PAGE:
I've recently been consulting for a company that had a minor disaster. At least the disaster was minor in that the corporate building was rendered unusable by an Act of God, but the server room managed to survive without a single drive being lost to heat or uncontrolled shutdown.
I had read the company's disaster recovery plan, such as it was -- a copy and paste off a well known Internet template -- and I knew there'd be problems if anything ever happened. Then lightning struck, literally, late on a Friday night.
In spite of the fact that this $1+ billion company had no workable, tested recovery plan, they managed to restore network connectivity to loaner PCs at an alternate work site and for all intents and purposes, services were restored by Monday morning.
So where the help desk fail the enterprise? Let me enumerate the ways:
(1) No printers mapped. There were printers aplenty in the alternate work space, but when they imaged the loaner machines, the support techs didn't bother to install a single printer. Furthermore, none of the printers that were available were labeled with IP addresses or names, so the only way you could look one up was by make and model. While veteran IT people weren't bothered by such trivial matters, the "typical" end users were lost. The "add printer" wizard might as well have a Russian-language interface. Eventually one of the tech guys came around with a 3.5" floppy disk and ran a script that installed printers on PCs in the various work areas. It was a little late, a little lame, but eventually users were able to print. Lesson learned: If you can get PCs installed and networked, take five more minutes per machine and install the closest printer.
(2) No phones or voicemail. There were phones in the alternate work site, but the ratio was one phone to five or six employees, none of the original extensions worked, and no one knew what the new extensions were. It was every bit of two business days before someone got around to compiling a list of where people were sitting and communicating the list out. Meanwhile, third parties calling the old direct-dial numbers were getting fast busy signals or an outgoing message stating that the number was no longer in service. Lesson learned: Make restoration of the phone system a recovery priority. If you can't restore full functionality of the phone system, at least work with the phone company to reroute incoming calls as quickly as possible.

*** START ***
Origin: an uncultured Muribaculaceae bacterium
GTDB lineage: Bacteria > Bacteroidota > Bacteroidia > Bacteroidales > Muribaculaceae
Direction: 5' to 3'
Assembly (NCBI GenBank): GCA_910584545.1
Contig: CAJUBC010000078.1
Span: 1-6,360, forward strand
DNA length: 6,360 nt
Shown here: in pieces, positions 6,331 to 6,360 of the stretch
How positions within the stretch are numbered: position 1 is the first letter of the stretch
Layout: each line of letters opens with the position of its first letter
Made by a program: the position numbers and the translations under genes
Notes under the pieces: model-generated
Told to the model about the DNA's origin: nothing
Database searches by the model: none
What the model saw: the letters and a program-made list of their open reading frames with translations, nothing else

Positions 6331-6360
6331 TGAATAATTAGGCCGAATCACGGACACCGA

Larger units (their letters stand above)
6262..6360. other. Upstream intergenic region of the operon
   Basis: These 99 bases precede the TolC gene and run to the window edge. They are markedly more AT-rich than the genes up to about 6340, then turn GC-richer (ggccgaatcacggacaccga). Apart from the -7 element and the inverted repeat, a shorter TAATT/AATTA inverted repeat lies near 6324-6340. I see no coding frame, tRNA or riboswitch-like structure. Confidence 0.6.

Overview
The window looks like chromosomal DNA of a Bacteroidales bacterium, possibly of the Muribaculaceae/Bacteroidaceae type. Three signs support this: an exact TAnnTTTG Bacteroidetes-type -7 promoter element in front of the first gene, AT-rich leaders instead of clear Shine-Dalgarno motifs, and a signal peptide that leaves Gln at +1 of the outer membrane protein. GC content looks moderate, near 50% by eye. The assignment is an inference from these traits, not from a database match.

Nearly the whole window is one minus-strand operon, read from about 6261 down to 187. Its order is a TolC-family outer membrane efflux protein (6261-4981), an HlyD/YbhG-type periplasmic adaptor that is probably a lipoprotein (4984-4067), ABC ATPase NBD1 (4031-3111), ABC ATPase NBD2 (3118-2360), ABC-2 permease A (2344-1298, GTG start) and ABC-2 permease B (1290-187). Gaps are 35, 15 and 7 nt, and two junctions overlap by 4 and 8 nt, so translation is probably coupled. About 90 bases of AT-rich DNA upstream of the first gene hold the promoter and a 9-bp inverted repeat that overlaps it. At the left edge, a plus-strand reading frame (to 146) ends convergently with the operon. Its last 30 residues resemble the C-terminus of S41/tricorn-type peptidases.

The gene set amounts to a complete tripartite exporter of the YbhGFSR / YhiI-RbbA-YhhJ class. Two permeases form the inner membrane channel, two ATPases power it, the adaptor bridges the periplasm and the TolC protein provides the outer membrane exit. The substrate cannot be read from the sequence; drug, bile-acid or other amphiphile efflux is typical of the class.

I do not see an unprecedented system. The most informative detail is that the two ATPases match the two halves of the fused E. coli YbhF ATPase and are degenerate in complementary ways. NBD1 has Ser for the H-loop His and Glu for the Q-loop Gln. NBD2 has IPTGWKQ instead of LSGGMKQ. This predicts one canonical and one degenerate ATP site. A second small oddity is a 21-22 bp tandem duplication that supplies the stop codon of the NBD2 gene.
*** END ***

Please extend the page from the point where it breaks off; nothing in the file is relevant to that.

(3) Minimal communication. The managers of various teams tried their best to communicate facts about system status and when core applications and shared drives would become available. The problem was the line of business managers weren't getting timely reports from the IT people managing the recovery. As a result, people were making up wild stories based on rumors about the state of the system. That lack of communication didn't instill confidence in the end users that IT knew what it was doing. Lesson learned: No matter how busy you are rebuilding servers or restoring connectivity, someone in the IT support organization has to be the "point person" for communication with the lines of business.
If you're lucky enough to work for organizations that know the value of a good business continuity (disaster recovery) plan, you may be chuckling at the lessons learned I've presented as "lessons that should be obvious." For those of you who aren't so lucky, take note. You never know when lightning is going to strike, but you should assume that it will, eventually.